Better.com CEO Vishal Garg admitted to employees that he “personally guaranteed” the $750 million cash injection provided to the online mortgage lender last November in an email seen by TechCrunch.
Let’s start at the beginning. Last May, Better.com announced that it became public via a after-sales service this would value the company at nearly $7 billion. Then, on November 30, the company announced this blank check company Aurora Acquisition Corp. and SoftBank have decided to amend the terms of their funding agreement to provide Better with half of the $1.5 billion they committed immediately instead of waiting for the deal to close.
But what was not revealed at that time, as Fortune reported last week, was that when SoftBank released that $750 million in November, it was Garg — not the company as a whole — that took responsibility for compensating the Japanese investment conglomerate for any losses. .
Specifically, an Aurora S-4 filing states, “Top Founder and CEO, as an individual, has agreed to enter into a side letter with SoftBank, pursuant to which he may be liable for realized losses or receive compensation. payments in certain circumstances. of SoftBank in connection with the post-closing convertible notes, which could divert the resources and attention of our company’s top founder and CEO and adversely impact his personal financial condition.
Notably, the amount of losses covered by the side letter is not capped, and Garg alone “remains responsible for all such losses, which could require him, among other things, to sell a significant portion of his stock holdings. shares of Better Home & Finance, which could have a negative impact on the market price of the shares of Better Home & Finance.
As mentioned above, in response to the details of the arrangement made public, Garg sent an email – viewed by TechCrunch – to all current Better employees acknowledging personal responsibility for the $750 million injection. In the email, he admitted that he “personally guaranteed” SoftBank $750 million of the $1.5 billion SoftBank agreed to invest in November last year because he “wanted capital to build our dream”, knowing that “the world was about to get ugly. He wrote:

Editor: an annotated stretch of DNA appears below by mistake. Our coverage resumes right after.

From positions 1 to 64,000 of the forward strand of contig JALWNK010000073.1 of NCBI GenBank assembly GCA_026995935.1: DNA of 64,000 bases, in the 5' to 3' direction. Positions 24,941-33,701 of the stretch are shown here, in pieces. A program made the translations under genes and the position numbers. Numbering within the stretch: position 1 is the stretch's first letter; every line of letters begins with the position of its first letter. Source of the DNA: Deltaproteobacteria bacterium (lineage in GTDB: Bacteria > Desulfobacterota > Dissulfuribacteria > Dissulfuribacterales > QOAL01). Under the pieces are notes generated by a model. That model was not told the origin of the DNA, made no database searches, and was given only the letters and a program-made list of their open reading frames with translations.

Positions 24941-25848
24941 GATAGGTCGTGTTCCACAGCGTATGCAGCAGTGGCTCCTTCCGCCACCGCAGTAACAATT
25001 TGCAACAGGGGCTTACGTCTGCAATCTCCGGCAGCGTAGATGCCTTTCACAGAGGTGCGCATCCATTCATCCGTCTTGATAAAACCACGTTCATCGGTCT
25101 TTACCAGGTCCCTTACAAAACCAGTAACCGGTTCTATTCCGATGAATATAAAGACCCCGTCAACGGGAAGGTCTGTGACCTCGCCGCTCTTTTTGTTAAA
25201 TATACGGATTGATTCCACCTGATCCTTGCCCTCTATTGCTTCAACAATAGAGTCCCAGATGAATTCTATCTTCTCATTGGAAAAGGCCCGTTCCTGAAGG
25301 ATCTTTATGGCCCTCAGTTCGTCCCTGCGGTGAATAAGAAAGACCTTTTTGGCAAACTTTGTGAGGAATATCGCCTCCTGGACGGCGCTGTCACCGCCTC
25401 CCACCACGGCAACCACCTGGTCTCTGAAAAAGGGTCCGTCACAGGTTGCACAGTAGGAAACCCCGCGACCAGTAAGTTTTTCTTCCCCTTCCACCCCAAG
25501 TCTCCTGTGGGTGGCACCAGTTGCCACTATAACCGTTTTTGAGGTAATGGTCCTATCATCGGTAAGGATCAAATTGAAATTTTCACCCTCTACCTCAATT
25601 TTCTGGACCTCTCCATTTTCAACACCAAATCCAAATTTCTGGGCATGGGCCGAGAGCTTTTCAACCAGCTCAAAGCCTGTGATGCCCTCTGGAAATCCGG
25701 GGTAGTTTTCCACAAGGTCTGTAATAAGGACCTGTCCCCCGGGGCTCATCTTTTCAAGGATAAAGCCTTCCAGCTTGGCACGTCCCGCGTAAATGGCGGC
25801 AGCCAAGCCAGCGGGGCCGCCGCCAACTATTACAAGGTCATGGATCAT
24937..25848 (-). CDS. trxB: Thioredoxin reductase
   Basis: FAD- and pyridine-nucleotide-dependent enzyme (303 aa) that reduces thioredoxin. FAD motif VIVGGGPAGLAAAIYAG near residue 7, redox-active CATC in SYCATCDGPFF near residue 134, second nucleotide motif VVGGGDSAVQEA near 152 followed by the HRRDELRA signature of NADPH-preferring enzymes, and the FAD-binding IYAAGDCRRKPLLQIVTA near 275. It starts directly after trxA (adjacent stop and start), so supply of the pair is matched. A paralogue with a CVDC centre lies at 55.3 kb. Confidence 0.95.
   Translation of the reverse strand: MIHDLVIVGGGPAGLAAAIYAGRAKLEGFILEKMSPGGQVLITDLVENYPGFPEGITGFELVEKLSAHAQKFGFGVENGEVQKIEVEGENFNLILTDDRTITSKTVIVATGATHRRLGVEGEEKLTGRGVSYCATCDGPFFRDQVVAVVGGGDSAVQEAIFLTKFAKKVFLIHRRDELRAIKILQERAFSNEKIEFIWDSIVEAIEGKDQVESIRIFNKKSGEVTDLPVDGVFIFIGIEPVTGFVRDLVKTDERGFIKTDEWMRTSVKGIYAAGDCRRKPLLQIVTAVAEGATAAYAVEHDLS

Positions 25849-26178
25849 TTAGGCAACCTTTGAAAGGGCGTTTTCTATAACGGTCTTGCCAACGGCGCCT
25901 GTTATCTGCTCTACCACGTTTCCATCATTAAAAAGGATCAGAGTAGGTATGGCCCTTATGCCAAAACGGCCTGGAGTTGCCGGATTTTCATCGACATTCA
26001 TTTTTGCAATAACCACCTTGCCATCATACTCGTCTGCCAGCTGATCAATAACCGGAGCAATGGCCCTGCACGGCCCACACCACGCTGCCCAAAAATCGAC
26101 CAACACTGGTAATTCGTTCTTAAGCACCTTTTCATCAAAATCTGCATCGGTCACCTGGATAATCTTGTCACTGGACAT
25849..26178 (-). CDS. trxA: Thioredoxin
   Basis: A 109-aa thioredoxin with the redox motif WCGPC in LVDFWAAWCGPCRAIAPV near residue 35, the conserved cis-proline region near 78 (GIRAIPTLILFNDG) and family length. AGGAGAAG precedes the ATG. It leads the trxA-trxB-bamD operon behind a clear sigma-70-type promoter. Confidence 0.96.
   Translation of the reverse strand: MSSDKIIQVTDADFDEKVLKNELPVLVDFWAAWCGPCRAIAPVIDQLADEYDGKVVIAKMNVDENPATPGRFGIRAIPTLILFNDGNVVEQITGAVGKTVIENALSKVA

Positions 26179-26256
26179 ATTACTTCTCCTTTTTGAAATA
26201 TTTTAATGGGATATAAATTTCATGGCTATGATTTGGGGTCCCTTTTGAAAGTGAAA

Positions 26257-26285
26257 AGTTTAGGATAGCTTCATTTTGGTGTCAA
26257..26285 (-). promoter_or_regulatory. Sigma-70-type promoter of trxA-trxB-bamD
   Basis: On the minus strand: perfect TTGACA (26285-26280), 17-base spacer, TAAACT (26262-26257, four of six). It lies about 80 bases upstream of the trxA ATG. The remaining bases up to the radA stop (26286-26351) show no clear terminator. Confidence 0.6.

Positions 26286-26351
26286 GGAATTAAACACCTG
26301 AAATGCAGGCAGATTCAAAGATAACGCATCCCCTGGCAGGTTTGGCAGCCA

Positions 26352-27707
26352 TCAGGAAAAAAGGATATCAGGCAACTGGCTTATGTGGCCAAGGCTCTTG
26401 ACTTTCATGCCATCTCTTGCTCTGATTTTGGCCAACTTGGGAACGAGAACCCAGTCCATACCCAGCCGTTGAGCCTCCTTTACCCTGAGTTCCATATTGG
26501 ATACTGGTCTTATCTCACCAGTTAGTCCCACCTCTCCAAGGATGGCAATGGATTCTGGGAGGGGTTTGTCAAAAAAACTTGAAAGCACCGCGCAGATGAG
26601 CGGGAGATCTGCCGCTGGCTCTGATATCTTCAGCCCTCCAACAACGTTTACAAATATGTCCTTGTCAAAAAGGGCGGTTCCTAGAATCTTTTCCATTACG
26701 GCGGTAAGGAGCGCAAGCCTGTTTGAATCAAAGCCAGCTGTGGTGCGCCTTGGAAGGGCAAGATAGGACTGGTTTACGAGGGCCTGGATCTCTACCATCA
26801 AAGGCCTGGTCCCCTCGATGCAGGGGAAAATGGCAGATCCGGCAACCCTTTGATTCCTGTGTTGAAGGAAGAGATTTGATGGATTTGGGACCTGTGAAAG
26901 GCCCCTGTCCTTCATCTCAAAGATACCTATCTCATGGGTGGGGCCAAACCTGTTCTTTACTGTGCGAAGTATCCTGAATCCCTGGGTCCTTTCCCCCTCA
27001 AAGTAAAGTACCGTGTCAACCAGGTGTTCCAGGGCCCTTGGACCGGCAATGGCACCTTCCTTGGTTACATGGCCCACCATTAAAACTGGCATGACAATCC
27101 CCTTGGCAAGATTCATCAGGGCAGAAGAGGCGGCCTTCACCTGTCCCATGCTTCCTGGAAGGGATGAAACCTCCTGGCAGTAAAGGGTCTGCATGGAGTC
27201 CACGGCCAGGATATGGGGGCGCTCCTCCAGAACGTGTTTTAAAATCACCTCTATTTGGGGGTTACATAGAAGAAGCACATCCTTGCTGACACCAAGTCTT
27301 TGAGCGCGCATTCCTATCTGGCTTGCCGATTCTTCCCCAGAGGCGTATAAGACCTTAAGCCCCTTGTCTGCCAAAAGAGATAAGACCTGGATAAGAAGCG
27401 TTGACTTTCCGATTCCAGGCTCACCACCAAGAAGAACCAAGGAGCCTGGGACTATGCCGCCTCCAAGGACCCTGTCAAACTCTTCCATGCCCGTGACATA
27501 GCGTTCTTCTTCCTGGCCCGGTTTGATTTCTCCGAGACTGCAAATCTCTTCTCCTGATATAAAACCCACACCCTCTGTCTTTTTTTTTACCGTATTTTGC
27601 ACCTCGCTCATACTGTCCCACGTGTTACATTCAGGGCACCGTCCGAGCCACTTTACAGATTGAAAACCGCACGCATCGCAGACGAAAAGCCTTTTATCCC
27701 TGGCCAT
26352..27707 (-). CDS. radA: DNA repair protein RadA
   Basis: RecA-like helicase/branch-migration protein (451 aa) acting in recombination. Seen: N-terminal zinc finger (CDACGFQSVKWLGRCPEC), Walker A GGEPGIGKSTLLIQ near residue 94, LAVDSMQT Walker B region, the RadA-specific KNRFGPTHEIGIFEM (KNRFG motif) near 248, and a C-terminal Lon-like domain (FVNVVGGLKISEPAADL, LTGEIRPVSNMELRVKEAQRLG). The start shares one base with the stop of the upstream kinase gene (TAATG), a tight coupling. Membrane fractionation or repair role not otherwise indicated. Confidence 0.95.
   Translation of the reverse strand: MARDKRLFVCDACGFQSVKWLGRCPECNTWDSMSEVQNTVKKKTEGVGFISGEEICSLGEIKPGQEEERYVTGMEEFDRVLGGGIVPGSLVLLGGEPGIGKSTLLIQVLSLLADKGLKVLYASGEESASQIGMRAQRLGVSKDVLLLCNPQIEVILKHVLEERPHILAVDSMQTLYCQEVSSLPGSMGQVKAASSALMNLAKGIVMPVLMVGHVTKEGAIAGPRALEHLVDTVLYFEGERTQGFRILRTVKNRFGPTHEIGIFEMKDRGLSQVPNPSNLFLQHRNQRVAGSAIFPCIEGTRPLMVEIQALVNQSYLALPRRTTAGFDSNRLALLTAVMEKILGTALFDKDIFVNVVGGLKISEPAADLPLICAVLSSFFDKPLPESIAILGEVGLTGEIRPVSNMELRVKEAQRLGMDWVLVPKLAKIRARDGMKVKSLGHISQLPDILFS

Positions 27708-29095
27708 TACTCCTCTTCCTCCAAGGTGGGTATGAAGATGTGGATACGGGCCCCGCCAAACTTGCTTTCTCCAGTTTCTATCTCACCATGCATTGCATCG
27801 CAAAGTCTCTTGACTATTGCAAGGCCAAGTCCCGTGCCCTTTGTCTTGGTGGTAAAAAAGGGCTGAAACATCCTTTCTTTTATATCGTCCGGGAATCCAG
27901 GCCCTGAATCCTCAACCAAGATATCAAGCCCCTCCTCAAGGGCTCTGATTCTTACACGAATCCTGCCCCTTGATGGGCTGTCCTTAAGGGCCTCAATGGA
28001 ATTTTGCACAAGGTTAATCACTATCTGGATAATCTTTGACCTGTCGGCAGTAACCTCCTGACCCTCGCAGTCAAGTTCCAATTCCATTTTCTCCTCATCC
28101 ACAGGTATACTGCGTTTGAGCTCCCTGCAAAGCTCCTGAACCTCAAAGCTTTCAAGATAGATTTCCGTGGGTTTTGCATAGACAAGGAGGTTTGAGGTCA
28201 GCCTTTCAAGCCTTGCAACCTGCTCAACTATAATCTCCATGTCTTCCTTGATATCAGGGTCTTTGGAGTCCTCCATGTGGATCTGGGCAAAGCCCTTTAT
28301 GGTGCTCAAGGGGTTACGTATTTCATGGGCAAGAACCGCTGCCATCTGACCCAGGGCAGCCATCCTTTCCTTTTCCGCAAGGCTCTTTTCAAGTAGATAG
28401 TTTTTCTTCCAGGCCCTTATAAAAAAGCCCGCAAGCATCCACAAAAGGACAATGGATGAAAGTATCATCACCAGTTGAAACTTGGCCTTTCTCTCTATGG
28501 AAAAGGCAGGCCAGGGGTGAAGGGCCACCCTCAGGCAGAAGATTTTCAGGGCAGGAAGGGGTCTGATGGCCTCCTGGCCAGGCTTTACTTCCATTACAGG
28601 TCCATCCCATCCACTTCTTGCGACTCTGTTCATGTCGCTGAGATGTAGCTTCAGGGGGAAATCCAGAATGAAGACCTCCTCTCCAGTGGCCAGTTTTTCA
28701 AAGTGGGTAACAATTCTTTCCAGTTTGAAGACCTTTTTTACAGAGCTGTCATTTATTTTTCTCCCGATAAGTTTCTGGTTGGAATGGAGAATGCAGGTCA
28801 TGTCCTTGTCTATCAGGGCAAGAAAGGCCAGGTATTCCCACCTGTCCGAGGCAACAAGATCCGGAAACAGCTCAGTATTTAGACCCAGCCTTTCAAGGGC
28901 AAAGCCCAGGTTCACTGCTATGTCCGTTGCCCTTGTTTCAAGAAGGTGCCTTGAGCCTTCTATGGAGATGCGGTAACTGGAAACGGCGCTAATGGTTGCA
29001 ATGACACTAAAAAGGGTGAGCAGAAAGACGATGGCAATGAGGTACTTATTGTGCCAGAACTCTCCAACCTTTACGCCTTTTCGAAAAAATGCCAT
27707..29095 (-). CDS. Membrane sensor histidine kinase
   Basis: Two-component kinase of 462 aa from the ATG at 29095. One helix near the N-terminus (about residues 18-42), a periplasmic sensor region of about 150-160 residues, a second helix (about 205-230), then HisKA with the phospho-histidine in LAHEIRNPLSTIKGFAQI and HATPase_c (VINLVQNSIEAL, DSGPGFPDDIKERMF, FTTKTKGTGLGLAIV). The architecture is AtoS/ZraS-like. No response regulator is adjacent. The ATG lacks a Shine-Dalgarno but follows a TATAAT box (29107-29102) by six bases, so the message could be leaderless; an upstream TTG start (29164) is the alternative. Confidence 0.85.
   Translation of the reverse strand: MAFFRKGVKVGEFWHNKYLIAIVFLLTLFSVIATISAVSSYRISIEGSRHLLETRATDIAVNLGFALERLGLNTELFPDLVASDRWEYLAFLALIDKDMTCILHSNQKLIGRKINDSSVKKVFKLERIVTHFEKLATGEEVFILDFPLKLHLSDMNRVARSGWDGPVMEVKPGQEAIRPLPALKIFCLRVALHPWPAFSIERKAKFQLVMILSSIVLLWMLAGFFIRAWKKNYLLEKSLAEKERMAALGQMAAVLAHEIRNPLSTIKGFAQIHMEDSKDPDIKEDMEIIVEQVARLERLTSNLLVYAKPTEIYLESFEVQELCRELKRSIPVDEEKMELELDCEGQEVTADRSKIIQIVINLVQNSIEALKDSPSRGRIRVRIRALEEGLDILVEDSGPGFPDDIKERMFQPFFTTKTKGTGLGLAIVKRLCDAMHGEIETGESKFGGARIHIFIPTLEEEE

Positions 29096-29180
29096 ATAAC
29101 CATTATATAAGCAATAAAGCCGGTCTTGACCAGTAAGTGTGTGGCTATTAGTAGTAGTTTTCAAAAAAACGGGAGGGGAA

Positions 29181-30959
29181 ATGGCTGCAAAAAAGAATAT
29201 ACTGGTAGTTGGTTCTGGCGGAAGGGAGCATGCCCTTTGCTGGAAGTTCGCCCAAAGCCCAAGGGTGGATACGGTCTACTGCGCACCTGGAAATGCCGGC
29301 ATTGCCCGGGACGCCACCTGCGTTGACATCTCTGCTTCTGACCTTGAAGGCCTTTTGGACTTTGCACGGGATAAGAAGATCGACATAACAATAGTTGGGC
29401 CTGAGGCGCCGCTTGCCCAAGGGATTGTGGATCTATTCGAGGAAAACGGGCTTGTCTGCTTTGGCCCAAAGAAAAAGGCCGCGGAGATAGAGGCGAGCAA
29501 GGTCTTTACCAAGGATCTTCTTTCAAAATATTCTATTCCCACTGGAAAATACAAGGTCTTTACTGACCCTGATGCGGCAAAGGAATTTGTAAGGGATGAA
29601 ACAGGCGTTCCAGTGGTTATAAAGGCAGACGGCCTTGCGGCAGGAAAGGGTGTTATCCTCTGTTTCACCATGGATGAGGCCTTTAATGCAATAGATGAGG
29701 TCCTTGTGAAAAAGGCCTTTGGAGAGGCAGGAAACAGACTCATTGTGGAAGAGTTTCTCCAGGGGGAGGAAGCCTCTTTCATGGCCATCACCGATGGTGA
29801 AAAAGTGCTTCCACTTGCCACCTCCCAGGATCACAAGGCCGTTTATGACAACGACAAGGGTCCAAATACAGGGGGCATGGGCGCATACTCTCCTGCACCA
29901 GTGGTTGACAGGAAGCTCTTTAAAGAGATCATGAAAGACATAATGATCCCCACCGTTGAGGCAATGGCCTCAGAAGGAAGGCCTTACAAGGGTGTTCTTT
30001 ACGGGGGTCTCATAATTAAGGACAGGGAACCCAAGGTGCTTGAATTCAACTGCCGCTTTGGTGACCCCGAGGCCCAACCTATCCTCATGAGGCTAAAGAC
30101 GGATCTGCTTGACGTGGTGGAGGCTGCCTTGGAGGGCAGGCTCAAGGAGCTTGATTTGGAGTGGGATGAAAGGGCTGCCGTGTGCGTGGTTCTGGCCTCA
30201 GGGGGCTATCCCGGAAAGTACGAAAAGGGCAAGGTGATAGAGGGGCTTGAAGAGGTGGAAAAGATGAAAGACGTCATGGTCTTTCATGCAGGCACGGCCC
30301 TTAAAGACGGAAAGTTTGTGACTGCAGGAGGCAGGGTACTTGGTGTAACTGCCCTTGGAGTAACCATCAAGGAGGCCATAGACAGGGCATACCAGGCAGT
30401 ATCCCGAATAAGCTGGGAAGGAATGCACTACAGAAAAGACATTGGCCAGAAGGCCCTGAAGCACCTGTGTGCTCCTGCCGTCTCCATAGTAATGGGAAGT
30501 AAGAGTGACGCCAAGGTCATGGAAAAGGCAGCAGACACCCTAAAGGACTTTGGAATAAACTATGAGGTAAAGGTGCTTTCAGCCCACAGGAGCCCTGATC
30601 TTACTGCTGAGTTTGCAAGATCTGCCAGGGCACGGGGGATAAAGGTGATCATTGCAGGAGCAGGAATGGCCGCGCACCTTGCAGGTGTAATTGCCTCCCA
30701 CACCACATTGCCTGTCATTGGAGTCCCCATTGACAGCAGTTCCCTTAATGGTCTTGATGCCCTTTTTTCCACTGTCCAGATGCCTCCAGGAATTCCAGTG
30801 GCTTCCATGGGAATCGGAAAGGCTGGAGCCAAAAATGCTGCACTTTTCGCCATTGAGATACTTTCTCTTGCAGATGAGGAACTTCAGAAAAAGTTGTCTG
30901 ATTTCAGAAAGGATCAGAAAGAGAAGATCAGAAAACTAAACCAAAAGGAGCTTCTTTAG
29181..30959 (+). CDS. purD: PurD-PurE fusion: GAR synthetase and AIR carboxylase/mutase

I may be stupid, but I believe in us. I believe in you. I believe in our mission. I believe in our vision. And I believe we are the only ones on this planet who will do whatever it takes to make home ownership better, faster, cheaper, and possible for everyone everywhere…. I am fully committed to everything I own and will ever own… In five years, when this $750 million SoftBank loan matures around my 50th birthday… if that means I have nothing. Well, at least we’ve given it a real shot… It’s true. I have personally guaranteed three quarters of a billion dollars and I am personally responsible for it.
Meanwhile, multiple sources have also shared that Better.com has in recent weeks offered its workers in India the option to leave under a voluntary separation agreement. Apparently more workers raised their hands – 90% of the 2,100 – than the company expected and it had to limit the number of workers who could leave.
Sources said it was mainly “farmers and analysts” who were allowed to leave, and about 920 workers in total had their resignations accepted. One person shared an email from HR India rejecting their claim saying the worker was “part of a mission critical team” of Better. A separate email sent to the company’s operations team outlining a structural reorganization said the need to offer voluntary separation to the company’s Indian employees was due to the recognition that “there are and responding to future declines to ensure Better is positioned for profitability remains essential. ”
TechCrunch has contacted Better.com for comment.